Alma Whitten, Google's first privacy director, is to step down after three years in the role and will be replaced by software engineer Lawrence You.

Alma Whitten
Google's first privacy director, Alma Whitten, is to step down in June. (Credit: Google)

Whitten, who works in Google's London offices, will be replaced in June by You, who has been with the company for eight years and will work from its California headquarters.

Google said in a statement that Whitten had "done so much to improve our products and protect our users," adding: "The privacy and security teams, and everyone else at Google, will continue this hard work to ensure that our users' data is kept safe and secure."

Whitten, who has worked for Google since 2003, was hired to take on the new role in 2010 after Google fell foul of watchdogs, governments and millions of its users when two privacy mistakes lead to multi-million dollar fines.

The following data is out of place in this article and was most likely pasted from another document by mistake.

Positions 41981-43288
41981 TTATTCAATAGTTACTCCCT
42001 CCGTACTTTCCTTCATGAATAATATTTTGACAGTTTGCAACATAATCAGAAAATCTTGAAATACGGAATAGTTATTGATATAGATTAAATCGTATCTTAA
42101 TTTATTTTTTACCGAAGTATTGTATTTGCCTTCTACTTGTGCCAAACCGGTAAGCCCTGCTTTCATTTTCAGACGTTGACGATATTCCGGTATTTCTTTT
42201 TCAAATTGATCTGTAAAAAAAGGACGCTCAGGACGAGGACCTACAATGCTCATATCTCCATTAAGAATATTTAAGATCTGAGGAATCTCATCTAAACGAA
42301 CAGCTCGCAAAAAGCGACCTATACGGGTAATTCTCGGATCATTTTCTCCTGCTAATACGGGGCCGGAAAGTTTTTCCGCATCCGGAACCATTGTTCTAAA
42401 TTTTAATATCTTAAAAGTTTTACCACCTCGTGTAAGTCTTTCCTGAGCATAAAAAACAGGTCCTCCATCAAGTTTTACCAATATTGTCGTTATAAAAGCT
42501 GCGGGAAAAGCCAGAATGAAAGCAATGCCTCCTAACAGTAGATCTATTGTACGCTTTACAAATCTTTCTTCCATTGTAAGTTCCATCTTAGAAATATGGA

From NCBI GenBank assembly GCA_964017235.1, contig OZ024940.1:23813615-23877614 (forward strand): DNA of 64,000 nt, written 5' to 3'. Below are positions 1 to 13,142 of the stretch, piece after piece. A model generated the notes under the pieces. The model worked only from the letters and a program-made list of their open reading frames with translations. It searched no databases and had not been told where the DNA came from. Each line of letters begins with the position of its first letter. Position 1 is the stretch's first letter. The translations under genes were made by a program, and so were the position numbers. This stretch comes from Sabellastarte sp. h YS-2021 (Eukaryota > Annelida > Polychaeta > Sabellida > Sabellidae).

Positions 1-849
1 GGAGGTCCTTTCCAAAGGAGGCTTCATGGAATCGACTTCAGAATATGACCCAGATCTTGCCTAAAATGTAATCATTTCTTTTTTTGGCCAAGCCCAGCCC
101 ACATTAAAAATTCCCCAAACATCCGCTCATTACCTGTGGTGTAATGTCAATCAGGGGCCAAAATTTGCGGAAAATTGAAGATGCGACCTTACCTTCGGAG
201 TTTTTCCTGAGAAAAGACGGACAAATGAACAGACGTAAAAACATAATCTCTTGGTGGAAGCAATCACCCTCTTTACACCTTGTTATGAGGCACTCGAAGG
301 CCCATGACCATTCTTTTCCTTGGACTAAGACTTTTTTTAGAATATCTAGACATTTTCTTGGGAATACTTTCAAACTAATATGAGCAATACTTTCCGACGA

It first emerged in 2010 that Google's Street View cars had been copying passwords and private data from Wi-Fi networks as they drove across the US collected images from the search giant's mapping service.

The error - blamed on a rogue coder - remained active for two years and resulted in a $7m (£4.6m) fine handed down to Google by 38 US states in March this year. As part of the settlement Google agreed to destroy emails, passwords and web histories mistakenly collected by the cars.

In addition to paying the fine, Google also agreed to hold an annual 'Privacy Week' for employees to make sure they are familiar with privacy practices at the company.


The second privacy blunder which led to the creation of Whitten's post came in late 2010, when Google's ill-fated Buzz social network was found to automatically and publically populate user's networks with their closest friends, as decided by who they emailed most in Gmail.

Google was fined $8.5m for the Buzz privacy failure, most of which was donated to support organisations promoting privacy education and policy on the internet. "The more people know about privacy online, the better their online experience will be," Google said, before deciding to close Buzz a year later in December 2011.

As part of the Buzz punishment Google must also allow the FTC to conduct biannual privacy audits for the next 20 years.